Is Wahhabi terrorism bad in France, good in Syria?

by: Mohamed Omar

Posted in Allmän islamkunskap, Europeiska muslimer, Terrorism, Wahhabism by Mohamed Omar on mars 23, 2012

In mid March a Wahhabi fanatic attacked a Shiite mosque in Brussels and killed the imam. A week later it was time for the Wahhabis to strike again. Mohammad Mehra, a young Frenchman of Algerian origin killed seven people. Three children were among the victims.
The murderer then barricaded himself in his apartment until he suddenly decided to jump out of a window. As he was falling he got sprayed with bullets by the hundreds of police who were besieging the building.
President Sarkozy condemned the acts with very harsh words. Rightly so. The problem is that Sarkozy, while going after Wahhabi terrorists at home, supports them in Syria. This is what makes his moral stance questionable.
The French, and other Western governments, support Wahhabi fanatics in Syria, but they do not want them at their own back yard. In France a Wahhabi fanatic and terrorist like Mohammad Mehra is hunted, besieged and shot while in Syria Wahhabi terrorist groups are applauded as they kill soldiers, women and children.
In my eyes this looks like a moral dilemma. Western governments clearly have a credibility problem. Not only do they give all kinds of support to the likes of Mohammad Mehra in Syria, they also have friendly relations with the Saudi regime.
Saudi Arabia is the birthplace of Wahhabism, the ideology espoused by Mohammed Mehra and most of the insurgents in Syria. Wahhabism is the official sect of Saudi Arabia and it actively tries to spread it throughout the world. Without Wahhabism there would be no Al-Qaeda.
In fact “Al-Qaida”, or rather “Qaidism” since it is more of a way of thinking than an organization, is just another expression of Saudi Islam or Wahhabism. The Wahhabis, or Salafis as they call themselves, are divided into several groups but they all share a common world view, which includes a strong element of “internal Islamophobia”.
By that I refer to their understanding of themselves as the only saved sect and their virulent rejection of other Muslims, especially Sufi oriented Sunnis and Shiites. This “internal Islamophobia” means that they demonize all other Muslims and dismiss most of the great Mystics, Theologians and Philosophers of the past.
The sect was founded in the 19th century by a preacher of the name Muhammad ibn Abd al-Wahhab, thus they are called “Wahhabis”, i.e. the followers of Muhammad ibn Abd al-Wahhab, as sects and schools of thought are normally named after their founders.
During the hunt for Mohammad Mehra and the siege of his hideout Toulouse turned into a small scale Bab Amro. The French authorities cut of water and electricity as the police waited for him to surrender. A single Wahhabi gunman managed to shake an entire city! Imagine if France had to deal with thousands of armed Wahhabi fanatics set on tearing down the government. Well, that is exactly the situation in Syria.
After this incident Sarkozy should think twice before blaming the Syrian government for its crack down on Wahhabi terrorist groups. These groups kill children, rape women, use civilians as human shields and occupy residential areas.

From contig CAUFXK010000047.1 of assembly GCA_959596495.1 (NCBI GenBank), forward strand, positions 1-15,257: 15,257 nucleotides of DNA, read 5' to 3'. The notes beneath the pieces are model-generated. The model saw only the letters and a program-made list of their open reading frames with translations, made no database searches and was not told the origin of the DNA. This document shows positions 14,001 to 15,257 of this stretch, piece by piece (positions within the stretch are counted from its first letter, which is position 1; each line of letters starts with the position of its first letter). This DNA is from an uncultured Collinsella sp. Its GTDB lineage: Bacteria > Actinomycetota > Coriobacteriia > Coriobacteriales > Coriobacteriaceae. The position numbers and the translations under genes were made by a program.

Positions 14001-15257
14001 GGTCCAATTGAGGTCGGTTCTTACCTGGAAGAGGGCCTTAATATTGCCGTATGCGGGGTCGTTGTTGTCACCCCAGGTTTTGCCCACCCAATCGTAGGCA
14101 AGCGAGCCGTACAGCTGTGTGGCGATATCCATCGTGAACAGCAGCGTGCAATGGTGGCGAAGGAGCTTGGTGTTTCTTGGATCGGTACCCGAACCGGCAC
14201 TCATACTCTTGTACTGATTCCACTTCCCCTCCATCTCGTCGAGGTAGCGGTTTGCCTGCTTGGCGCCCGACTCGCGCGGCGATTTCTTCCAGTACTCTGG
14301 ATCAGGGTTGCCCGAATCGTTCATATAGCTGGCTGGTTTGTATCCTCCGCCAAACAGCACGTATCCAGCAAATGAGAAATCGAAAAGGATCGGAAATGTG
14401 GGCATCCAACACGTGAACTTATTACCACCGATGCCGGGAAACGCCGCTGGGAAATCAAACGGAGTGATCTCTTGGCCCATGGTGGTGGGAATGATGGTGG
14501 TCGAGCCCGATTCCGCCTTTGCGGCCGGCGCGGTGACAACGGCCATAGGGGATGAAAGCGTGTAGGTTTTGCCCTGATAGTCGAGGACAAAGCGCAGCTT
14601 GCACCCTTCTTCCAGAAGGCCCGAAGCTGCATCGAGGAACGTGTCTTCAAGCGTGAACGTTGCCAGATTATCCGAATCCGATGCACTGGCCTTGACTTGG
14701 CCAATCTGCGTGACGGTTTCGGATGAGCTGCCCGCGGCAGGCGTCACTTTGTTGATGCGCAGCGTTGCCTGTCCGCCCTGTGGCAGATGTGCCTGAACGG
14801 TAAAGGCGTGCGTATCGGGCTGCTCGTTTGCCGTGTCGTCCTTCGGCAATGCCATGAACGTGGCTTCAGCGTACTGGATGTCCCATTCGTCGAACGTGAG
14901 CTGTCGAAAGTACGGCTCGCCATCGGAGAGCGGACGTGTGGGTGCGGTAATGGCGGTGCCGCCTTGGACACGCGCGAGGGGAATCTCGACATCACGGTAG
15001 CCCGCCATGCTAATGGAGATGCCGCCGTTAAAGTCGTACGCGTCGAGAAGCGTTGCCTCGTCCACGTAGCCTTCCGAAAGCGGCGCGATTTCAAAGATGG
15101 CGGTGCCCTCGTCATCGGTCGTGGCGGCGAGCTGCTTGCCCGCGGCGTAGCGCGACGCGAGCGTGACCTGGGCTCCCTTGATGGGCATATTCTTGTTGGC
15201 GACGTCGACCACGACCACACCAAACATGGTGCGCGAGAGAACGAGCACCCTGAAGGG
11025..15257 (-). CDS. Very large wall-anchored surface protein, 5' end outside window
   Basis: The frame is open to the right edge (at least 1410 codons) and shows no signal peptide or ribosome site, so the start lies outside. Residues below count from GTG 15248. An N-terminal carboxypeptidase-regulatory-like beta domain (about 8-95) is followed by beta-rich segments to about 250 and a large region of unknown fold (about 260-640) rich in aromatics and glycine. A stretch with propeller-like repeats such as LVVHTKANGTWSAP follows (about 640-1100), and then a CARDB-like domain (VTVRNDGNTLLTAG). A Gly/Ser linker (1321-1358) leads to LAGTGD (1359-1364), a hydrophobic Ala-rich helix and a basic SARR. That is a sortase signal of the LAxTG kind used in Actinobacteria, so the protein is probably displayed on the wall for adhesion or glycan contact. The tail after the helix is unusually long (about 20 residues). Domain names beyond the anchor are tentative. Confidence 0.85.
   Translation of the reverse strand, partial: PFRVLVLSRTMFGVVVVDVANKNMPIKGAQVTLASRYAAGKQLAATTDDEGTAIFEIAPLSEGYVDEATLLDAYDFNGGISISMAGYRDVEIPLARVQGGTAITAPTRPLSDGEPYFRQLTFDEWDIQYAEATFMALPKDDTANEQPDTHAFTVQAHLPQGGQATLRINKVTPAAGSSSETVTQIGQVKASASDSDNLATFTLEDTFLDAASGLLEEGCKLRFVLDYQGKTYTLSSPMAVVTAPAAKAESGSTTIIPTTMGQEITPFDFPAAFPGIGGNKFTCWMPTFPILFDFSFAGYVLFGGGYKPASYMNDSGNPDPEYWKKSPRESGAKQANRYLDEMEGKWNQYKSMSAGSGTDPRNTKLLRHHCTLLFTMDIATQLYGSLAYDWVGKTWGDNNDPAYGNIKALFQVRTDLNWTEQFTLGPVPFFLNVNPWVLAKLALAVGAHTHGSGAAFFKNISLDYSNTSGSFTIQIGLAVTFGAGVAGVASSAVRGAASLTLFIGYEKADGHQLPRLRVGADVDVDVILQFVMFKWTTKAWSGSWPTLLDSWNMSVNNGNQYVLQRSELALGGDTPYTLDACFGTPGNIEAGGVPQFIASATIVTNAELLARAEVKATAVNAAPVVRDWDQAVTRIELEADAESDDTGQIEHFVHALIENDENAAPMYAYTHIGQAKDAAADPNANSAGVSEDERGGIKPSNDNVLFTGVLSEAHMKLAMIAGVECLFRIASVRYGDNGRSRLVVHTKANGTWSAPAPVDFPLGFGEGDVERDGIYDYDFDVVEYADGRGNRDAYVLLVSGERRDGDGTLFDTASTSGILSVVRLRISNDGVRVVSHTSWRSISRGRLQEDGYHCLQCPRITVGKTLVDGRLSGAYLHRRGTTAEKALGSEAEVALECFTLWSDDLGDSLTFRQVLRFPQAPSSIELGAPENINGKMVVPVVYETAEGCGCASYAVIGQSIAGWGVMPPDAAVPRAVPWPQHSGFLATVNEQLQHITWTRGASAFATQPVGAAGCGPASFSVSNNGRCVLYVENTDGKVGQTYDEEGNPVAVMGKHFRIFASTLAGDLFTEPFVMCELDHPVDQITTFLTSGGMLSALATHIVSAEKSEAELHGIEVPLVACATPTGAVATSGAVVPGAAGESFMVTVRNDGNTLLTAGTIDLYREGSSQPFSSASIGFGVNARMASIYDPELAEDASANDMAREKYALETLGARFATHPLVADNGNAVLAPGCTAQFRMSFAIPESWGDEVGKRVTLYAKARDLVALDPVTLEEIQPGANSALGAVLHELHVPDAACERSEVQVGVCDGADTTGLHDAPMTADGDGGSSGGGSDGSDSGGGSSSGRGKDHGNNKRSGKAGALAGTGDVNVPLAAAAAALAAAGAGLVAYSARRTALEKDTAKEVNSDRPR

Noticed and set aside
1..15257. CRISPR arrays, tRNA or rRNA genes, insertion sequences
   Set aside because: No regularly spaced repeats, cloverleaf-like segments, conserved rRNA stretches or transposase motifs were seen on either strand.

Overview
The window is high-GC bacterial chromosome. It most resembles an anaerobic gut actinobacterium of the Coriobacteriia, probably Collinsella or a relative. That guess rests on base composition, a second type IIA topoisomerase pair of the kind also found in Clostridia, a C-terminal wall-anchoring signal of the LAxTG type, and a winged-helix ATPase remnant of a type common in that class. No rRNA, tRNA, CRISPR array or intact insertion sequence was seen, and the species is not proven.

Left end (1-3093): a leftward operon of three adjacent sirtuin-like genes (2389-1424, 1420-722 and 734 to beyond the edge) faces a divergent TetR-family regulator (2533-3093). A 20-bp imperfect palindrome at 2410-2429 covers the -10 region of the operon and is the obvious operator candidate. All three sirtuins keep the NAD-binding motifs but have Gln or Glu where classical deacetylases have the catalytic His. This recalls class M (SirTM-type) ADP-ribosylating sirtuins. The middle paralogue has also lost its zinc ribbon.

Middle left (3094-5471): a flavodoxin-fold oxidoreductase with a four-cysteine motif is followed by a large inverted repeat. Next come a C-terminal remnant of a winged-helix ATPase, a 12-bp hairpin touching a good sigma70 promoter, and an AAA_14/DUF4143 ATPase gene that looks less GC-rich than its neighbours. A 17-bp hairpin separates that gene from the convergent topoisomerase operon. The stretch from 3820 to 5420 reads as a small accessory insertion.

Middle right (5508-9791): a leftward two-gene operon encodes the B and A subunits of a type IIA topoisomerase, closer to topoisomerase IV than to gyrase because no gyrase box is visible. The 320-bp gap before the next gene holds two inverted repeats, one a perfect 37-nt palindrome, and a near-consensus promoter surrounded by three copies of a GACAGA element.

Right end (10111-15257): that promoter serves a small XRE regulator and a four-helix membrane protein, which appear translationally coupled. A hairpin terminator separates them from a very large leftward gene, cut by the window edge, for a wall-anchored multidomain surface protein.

Perhaps Sarkozy just wants to use them to take down the government in Syria and then dump them after the job is finished. I don’t think it will be that easy. These groups have a different vision of future Syria. They want to install a Wahhabi state similar to Afghanistan under the Taliban and they think they are commanded by God to do so.
The French government should know that its friendship with Saudi Arabia and its backing of Wahhabis militants in Libya and Syria will embolden the Wahhabi movement globally. The so called “Arab Spring” has led to a surge of Wahhabi influence all over the everywhere and their self confidence has never been as high. They feel they are winning and that Syria is within reach. The attack on a Shiite mosque in Brussels and the massacre in Toulouse are two expressions of this new confidence.
If you play with fire you might get burned and Wahhabi terrorism on your own back yard is much more unpleasant than watching the Syrian people suffer from a distance. But once the wild dogs of Wahhabism are unleashed anything can happen.
Western governments are betraying their own values and the values of their peoples by supporting these Wahhabi groups in Libya and Syria and by maintaining friendly relations with the Wahhabi dictatorship of Saudi Arabia.
I call on Western governments to be faithful to their own values. Nothing more, nothing less. Stop supporting Wahhabism in Syria! If not for the sake of the Syrians, then for your own sake. You cannot fight Wahhabi terrorists with one hand and support them with the other. You have to realize that if you strengthen the forces of Wahhabism in Syria and in the Middle East as a whole this will have repercussions on the Muslim communities in the West.
I know that morals do not mean much do politicians but I call on Sarkozy to contemplate the pain of Syrian mothers. To kill children is a bestial act, whether in France or in Syria, whether in Toulouse or in Homs. The pain of Syrian mothers, who have lost their children to Wahhabi terrorists, is no different from the pain of French mothers, whose children were shot by Mehra.
Please, Sarkozy, stop supporting Wahhabi terrorism in Syria! Instead you should sit down with the lawful Syrian government and the genuine, peaceful opposition, and try to contribute to the implementation of the reform program.
As you grieve the French soldiers murdered by this fanatic Wahhabi, try to understand the feelings of the Syrian people who have lost thousands of soldiers and police officers, murdered in cold blood by the ideological and religious friends of Mohammad Mehra.
Mohamed Omar is a Swedish freelance writer. He works for Islam Times.

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